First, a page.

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Take Two Every Four Hours

“We both knew we wanted to write individually”…

“This whole time, we never sort of had a plan…it was a constant experiment”

Ross Stanley and Henry Regan literally do finish each other’s sentences. Meeting the two of them is like watching a strange drama unfold, their conversations often reaching dead ends but then stitching each other back into life. These two good mates began writing together in the evenings, once a week from round about 2008, and got stuck into a story about friendship through adversity. That project then became “Take Two Every Four Hours”, which they took to Edinburgh Festival last year, and since lily-padded across various theatres in London. It’s an impressive and quick development for the two early twenty-somethings, and it’ll be playing at Greenwich Theatre on Sunday 13th May.   

“The whole premise of it is awful. But what we talk about it is what guys talk about. We’ve got this underbelly of stuff, but we’ve got this In-Betweeners humour, which is totally relatable.” 

Audiences have laughed and cried at the story of Freddy and James, two young men in a private ward battling terminal illness. As Ross explains,

“I’ve got leukaemia, Henry’s character [Freddy] has just recovered from major heart surgery. Ultimately, I’m gonna die and he’s gonna go on and live the rest of his life.”

The action is played out intimately by the two actors, offering a window into an hour of their lives. “You don’t get an answer and you don’t get a conclusion, cos that’s what life is. You don’t know what they’re going onto, and we like that open element”. The reality is that hospital, whether you’re facing a routine operation or recovering from serious illness, can be very boring, like much of life. Punctuated by visits from nurses, bed-baths, and impromptu juggling, being truthful to life requires covering this aspect of boredom, about having a laugh. And above all, “they don’t want pity, they want to be treated as normal!”

Hence the late night writing sessions. It’s not a solemn play nor ladled in medical jargon, but is much about how young men get on, about the way we talk, laugh, read and support each other. Flung together in a private ward, “they’ve been thrown together cos they’re two young guys.” And Henry adds: “The story’s about their relationship, how they support each other. And we’re very conscious that we didn’t want it to be gay!” “We wanted to show a friendship where they do love each other and do look after each other, in a non-sexual way”.  The pair of them are pretty passionate that they don’t want theatre to spoon-feed audiences. The result is an uncompromising look at how friendship keeps your identity together through adversity, and offers its own suggestions towards what friendship among mates actually feels like.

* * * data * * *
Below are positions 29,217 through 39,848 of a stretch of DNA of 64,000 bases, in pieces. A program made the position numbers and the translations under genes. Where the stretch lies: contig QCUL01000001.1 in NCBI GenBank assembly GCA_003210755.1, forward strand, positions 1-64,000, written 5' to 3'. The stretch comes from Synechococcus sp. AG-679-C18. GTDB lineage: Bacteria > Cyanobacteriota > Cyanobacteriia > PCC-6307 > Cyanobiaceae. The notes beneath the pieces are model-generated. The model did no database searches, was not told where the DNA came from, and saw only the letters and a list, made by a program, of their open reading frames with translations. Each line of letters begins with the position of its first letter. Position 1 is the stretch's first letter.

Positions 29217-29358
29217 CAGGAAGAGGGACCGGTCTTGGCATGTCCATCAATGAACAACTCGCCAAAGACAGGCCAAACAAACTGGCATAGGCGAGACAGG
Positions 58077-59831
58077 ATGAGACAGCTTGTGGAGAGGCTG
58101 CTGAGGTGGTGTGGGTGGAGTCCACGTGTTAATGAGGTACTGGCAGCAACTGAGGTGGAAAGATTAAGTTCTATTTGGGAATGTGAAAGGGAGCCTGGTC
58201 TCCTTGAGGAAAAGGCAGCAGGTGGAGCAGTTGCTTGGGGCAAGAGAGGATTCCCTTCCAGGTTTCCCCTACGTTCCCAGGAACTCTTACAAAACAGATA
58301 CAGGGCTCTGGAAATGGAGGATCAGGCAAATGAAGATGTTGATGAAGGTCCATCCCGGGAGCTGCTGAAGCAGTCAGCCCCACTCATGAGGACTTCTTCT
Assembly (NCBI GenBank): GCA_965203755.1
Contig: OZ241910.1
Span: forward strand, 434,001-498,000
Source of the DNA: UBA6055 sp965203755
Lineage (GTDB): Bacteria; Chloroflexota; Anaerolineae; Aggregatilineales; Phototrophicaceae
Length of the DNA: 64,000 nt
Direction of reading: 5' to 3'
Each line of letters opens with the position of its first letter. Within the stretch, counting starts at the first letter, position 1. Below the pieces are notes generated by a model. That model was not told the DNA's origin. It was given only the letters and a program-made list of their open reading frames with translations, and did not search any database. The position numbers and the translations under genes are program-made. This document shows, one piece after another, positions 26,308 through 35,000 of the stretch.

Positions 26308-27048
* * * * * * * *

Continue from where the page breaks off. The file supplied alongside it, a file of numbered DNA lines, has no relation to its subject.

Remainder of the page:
“In terms of relationships, the characters are warped versions of ourselves.” “That’s just you, a couple of years ago!”  “Before a show, we’ll intentionally spend a lot of time together to build up that sense of” … “cabin fever” … “so that we can complete each other’s”… “sentences!” Most people can relate to someone who’s been in hospital, or had that experience themselves. In these cases, the human interest isn’t in the names of pills but something more fundamental, like banter and humour, and friendship. Hence Take Two Every Four Hours is a story not about something morose, but friendship, of two lads who keep themselves going in a very cool and special way.

CALM first heard about the show at Theatre 503; it’s since been at the Pleasance Theatre in Islington. It’s now on at Greenwich for a one-off show, but this feels like just the start for the play, and for Henry’s Vertical Line Theatre Company, who are already dizzily talking about future shows. “I really hope we’re not doing this when we’re old!” jokes Ross, but somehow this tale about two mates hits on some universal themes that give this play a bit more weight than much young theatre. As Henry ends our interview,

 “This isn’t as big as we think it could go. We’ve had 500 to 1000 people seen it, we want thousands!”

Take Two Every Four Hours will be playing at Greenwich Theatre on 13th May 2012, and you can get tickets here £12.50 / £7.50.

Find out more about Vertical Line Theatre at

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